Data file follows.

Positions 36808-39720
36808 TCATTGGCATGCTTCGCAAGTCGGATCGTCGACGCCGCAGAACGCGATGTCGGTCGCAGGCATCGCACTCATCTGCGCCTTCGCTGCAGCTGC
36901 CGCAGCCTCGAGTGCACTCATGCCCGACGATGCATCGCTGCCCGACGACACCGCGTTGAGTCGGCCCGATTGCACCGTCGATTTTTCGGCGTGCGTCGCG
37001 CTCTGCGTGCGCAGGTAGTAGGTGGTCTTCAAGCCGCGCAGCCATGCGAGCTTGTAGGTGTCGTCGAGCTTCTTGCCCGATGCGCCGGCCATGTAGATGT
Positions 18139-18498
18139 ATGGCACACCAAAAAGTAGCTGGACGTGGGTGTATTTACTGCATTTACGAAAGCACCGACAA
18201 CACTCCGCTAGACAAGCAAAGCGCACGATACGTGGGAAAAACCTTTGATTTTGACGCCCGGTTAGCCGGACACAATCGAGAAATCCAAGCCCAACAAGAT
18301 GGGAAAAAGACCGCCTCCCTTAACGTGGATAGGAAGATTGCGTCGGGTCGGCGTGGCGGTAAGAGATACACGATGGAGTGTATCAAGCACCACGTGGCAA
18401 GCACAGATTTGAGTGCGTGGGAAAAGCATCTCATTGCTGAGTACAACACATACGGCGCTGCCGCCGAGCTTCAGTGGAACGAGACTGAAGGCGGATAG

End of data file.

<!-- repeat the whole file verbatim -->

Positions 36808-39720
36808 TCATTGGCATGCTTCGCAAGTCGGATCGTCGACGCCGCAGAACGCGATGTCGGTCGCAGGCATCGCACTCATCTGCGCCTTCGCTGCAGCTGC
36901 CGCAGCCTCGAGTGCACTCATGCCCGACGATGCATCGCTGCCCGACGACACCGCGTTGAGTCGGCCCGATTGCACCGTCGATTTTTCGGCGTGCGTCGCG
37001 CTCTGCGTGCGCAGGTAGTAGGTGGTCTTCAAGCCGCGCAGCCATGCGAGCTTGTAGGTGTCGTCGAGCTTCTTGCCCGATGCGCCGGCCATGTAGATGT
Positions 18139-18498
18139 ATGGCACACCAAAAAGTAGCTGGACGTGGGTGTATTTACTGCATTTACGAAAGCACCGACAA
18201 CACTCCGCTAGACAAGCAAAGCGCACGATACGTGGGAAAAACCTTTGATTTTGACGCCCGGTTAGCCGGACACAATCGAGAAATCCAAGCCCAACAAGAT
18301 GGGAAAAAGACCGCCTCCCTTAACGTGGATAGGAAGATTGCGTCGGGTCGGCGTGGCGGTAAGAGATACACGATGGAGTGTATCAAGCACCACGTGGCAA
18401 GCACAGATTTGAGTGCGTGGGAAAAGCATCTCATTGCTGAGTACAACACATACGGCGCTGCCGCCGAGCTTCAGTGGAACGAGACTGAAGGCGGATAG